Table 2.

Changes in EEC Tariffs for Major Exports by the AACS, 1957–64

(Ad valorem rates as percentage of value)

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Source: Commision des Communautés Européennes, Evolution du Régime Douanier, Fiscal et Contingentaire des Principaux Produits Tropicaux Importés dan les Etats Membres de la Communauté Economique Européenne de 1958 à 1968 (Brussels, 1968).

French tariffs for imports from outside the French franc area.

Initial EEC tariff when applied; otherwise, tariff of most important member of the EEC on the import of the commodity from an AAC.

Tariffs applicable with the entry into force of the Youndé Convention.

Tariff rates during association period are for the Benelux countries (Belgium, the Netherlands, and Luxembourg).

The elimination of quantitative restrictions within the EEC was also applicable to the AACs, although it did not affect most AAC exports, since metropolitan European powers applied no quantitative restrictions to imports from their former colonies; when used, as France did in some instances, these restrictions served to guarantee the former colony a share of the market in the importing country. On the other hand, quantitative restrictions were frequently applied to imports from non-associated countries. By 1962, the AACs that applied quantitative restrictions to imports from some EEC countries adopted global quotas for specific commodities that were imported from the EEC. These quotas were enlarged from year to year at the expense of quotas applied to non-EEC countries, and by June 1968, in accordance with the provisions of the Yaoundé Convention, quantitative restrictions on imports from EEC countries other than France were eliminated in all the former French colonies; these restrictions were maintained by most of the former French colonies on their imports from non-EEC countries. 7

Trade relations among the associated countries were not affected by the association arrangement, although there are customs unions among several AACs.

II. Theoretical Issues Regarding the EEC-AAC Arrangement

In terms of customs union theory, the preferences offered by the EEC to AAC products could result in some trade creation in the sense that the AACs could supply the EEC with some goods that were formerly produced by the EEC countries themselves. This outcome is highly unlikely in the short run, since the range of commodities produced in the AACs is substantially different from that produced in the EEC countries (i.e., there is complementarity rather than competitiveness in production). The exceptions are perhaps sugar and some oilseeds; however, for these two commodities the EEC has an intricate protective policy that is applied even to the associated countries. Also, preferences could result in some trade diversion in the sense that the AACs could displace certain goods of nonassociated countries in the EEC on account of the tariff preference received by the AACs in the EEC market.

Since the AAC group has relatively free access to the EEC market, some trade creation in favor of the AACs can be expected in the long run, when the AACs can produce and export simple manufactured products to the EEC to replace the EEC production of such goods. However, the possibility of producing simple manufactures for export in most associated countries has been affected by the static production functions resulting from limited technological progress and by limited substitution in the factors of production. Less developed countries (LDCs) in general have faced difficulties in trying to expand their exports to developed industrial countries. Since the EEC-AAC arrangement permits easy access for AAC products to the EEC market in contrast to difficult access to the markets of other industrial countries, the association should cause the EEC to increase its share in total AAC exports. Because the association also permits AAC products easier access to the EEC market in comparison with similar products from nonassociated countries, it should also cause the AACs to increase their share in the total exports of the LDCs to the EEC.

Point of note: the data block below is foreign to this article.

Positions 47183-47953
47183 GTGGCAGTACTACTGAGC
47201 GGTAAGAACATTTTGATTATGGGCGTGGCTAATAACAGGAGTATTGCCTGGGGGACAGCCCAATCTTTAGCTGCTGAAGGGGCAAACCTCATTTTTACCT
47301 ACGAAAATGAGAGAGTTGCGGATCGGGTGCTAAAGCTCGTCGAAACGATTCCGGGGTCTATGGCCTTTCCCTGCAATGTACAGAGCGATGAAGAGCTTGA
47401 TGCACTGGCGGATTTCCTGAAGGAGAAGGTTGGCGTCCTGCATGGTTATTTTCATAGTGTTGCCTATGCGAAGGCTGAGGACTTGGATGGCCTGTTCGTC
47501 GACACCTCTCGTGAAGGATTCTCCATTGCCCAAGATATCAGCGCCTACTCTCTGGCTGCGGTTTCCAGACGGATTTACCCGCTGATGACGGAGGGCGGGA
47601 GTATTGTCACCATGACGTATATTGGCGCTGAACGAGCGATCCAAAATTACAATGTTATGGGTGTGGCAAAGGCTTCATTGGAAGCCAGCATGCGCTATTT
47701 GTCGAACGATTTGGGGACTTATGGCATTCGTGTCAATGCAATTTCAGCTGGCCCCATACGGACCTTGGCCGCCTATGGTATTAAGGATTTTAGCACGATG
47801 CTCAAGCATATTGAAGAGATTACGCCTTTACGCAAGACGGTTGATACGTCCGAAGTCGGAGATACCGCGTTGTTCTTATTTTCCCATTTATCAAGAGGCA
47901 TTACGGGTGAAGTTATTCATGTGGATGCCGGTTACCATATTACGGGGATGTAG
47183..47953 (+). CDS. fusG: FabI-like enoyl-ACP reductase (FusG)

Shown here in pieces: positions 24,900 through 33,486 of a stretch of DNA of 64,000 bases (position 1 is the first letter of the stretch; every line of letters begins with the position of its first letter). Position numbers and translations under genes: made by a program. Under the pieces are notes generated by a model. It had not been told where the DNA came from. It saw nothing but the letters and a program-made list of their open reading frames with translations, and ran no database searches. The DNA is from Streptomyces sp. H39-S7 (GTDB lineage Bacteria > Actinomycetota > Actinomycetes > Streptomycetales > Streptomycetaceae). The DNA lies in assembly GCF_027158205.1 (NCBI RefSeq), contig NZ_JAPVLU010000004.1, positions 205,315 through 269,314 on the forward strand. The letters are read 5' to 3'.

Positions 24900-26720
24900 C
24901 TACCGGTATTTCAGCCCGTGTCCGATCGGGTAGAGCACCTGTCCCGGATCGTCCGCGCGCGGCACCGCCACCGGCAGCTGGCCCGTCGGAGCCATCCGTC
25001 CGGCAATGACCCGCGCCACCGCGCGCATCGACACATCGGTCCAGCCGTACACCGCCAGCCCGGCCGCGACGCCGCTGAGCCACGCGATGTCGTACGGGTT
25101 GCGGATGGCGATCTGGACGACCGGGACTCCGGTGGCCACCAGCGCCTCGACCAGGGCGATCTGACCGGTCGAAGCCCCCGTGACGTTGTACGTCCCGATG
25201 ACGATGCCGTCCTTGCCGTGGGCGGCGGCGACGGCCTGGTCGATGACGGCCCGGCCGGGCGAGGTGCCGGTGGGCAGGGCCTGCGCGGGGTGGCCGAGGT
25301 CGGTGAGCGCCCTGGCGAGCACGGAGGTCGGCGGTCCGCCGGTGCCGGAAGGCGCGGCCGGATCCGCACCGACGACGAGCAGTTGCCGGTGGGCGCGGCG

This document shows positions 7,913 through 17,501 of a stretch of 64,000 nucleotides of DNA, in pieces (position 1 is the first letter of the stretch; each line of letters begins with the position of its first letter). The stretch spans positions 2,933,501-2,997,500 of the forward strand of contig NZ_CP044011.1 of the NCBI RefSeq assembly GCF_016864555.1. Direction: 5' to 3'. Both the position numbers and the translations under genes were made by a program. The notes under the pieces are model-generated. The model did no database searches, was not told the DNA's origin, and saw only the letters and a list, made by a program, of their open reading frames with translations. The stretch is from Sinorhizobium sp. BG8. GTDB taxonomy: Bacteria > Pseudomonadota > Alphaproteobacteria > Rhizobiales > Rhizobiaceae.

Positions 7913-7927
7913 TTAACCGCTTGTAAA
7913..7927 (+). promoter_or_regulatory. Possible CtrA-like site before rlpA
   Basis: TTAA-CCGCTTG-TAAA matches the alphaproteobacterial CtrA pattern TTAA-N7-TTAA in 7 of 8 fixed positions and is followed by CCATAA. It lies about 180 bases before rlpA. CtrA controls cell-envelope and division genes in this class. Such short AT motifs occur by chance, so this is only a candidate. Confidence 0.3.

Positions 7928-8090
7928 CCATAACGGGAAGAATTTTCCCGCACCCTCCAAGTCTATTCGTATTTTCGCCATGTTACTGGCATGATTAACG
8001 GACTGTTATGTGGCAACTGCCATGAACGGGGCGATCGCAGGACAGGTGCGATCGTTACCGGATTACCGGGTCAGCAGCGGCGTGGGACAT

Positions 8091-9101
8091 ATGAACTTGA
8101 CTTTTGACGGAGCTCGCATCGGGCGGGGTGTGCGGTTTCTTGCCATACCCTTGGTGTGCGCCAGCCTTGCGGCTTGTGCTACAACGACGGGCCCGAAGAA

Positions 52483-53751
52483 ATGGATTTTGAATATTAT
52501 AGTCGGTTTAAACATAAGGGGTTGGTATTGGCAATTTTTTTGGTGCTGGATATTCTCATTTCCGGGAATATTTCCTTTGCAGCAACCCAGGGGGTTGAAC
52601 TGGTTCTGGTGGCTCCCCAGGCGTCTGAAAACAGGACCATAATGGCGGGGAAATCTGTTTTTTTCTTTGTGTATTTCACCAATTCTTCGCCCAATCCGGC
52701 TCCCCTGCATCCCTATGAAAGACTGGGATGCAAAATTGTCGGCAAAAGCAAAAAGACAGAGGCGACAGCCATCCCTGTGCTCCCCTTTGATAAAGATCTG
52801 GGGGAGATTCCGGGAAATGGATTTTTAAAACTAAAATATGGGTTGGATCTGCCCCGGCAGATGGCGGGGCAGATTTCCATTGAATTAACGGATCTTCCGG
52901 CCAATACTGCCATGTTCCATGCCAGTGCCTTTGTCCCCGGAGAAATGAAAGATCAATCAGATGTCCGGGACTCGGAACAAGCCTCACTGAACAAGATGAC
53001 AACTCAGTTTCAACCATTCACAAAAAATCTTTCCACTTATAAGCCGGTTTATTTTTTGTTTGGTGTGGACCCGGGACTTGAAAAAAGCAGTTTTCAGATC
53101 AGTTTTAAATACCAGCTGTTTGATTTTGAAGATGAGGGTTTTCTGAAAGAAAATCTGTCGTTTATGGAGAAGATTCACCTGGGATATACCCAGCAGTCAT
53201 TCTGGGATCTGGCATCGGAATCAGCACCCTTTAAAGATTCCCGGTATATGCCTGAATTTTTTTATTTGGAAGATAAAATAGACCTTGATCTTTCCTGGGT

With regard to imports by the AACs, the EEC-AAC arrangement could cause the share of the EEC in total AAC imports to rise. This could happen for three reasons. First, the AACs could now import from the EEC those goods that they produced primarily themselves under previous trade restrictions that have now been removed—in other words, trade creation. Again, this is highly unlikely on account of the lack of competition in the range of commodities produced by both sides. Any competition would have to be in the production of simple manufactured products, but, as most other developing countries have done, the associated countries have introduced restrictions aimed at protecting their infant industries. Second, an increase in the share of the EEC in total AAC imports could also be attributable to the fact that the AACs might now import from the EEC those goods that they formerly imported from non-EEC countries—in other words, trade diversion. This possibility is more likely than trade creation, given the production possibility frontiers in the EEC and the AACs. However, trade diversion in favor of some EEC countries (e.g., Belgium and France) that received preferential treatment in their colonies prior to the association is not likely to be significant. Nonmetropolitan EEC countries, however, could expand their share in AAC imports significantly because of the tariff advantage and the freedom from quantitative restrictions granted to them in the AAC market in connection with the association. Third, an increase in the share of the EEC in total AAC imports could also be attributable to the better competitive position of the EEC resulting from internal and external economies owing to the formation of the EEC rather than to the EEC-AAC arrangement.